Unemployment was not a significant predictor of mental illness, contrary to past studies (3032), and noted is the extremely low employment rate even at 3 years (see Table 2), making it likely to be underpowered in this study.

Middle Eastern region of birth emerged as a significant predictor of PTSD and HR-SMI (see Figures 3 and 4) when compared with other nationalities. This agrees with recent studies showing high prevalence of PTSD and depression among Middle Eastern populations and has clinical significance given the current Middle Eastern refugee crisis (33, 34).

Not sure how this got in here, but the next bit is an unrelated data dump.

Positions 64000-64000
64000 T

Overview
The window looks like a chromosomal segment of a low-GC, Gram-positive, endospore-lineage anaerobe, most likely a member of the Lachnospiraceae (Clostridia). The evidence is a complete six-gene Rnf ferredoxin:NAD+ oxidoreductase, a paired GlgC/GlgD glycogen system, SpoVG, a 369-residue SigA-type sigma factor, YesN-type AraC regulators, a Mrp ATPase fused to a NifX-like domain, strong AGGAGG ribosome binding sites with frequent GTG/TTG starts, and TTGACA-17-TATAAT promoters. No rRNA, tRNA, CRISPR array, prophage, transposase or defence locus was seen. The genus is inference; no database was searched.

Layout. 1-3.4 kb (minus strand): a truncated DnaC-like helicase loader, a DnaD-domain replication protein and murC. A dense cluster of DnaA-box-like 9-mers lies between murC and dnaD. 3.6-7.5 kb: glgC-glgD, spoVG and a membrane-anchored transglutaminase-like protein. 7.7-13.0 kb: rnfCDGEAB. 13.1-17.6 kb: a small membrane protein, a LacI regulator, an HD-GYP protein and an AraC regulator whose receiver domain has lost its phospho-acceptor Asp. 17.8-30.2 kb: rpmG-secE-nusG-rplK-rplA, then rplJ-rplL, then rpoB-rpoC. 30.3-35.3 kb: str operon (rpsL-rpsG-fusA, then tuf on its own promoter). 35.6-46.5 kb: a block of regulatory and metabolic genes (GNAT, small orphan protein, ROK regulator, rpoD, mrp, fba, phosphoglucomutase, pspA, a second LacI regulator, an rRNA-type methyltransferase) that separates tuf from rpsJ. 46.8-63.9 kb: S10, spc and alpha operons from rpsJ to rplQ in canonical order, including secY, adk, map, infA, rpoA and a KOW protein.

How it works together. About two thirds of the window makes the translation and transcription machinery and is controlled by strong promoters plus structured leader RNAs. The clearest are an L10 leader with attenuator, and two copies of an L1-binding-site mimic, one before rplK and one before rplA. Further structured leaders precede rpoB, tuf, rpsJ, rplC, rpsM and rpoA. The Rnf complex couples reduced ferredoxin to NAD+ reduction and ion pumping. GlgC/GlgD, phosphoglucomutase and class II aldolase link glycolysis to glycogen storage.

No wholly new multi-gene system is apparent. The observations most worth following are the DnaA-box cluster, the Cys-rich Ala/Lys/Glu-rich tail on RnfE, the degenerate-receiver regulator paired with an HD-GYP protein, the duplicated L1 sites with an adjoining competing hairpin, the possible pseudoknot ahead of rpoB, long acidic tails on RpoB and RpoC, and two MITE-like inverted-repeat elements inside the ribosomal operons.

There are limitations to our study and the original design of the BNLA survey. All survey variables were self-reported variables, often based on single-item responses. Our measure of “like-ethnic support” in this way failed to explicitly characterize the nature of the support received and accordingly may have had an array of interpretations, especially across the 17 languages it was translated into. Likewise, the ambiguous wording of “other community groups” when characterizing nonethnic support variables is an issue of study design. This may introduce bias through diverse interpretations of the meaning of questions. There is also a potential for nonresponse bias and attrition bias given that only 1,509 PAs completed baseline interviews out of an eligible 4,035 in the DIBP database. There was also an overall attrition rate of 79%, which we would argue is acceptable for this highly mobile and “hidden” population (21). Although the psychometric tools used in this study show strong internal consistency, false prevalence estimates may occur due to the inadequacy of psychometric tools to detect the full range of culturally variant expressions of mental illness (35). Likewise, when considering final predictors, we considered our population as a homogenous sample, when in fact they are a heterogeneous one, both by ethnicity but also by migration pathway. The onshore and offshore subgroups within our population differed significantly by demographic characteristics and may confound results. Differences in baseline gender, education, employment, and time since arrival may explain the unexpected greater prevalence of mental illness in the onshore subgroup. Our study was also unable to effectively examine the effect of intervention with medication or other evidence-based treatment for mental illness, as questions concerning these factors were not asked at each wave consistently (see Table 4).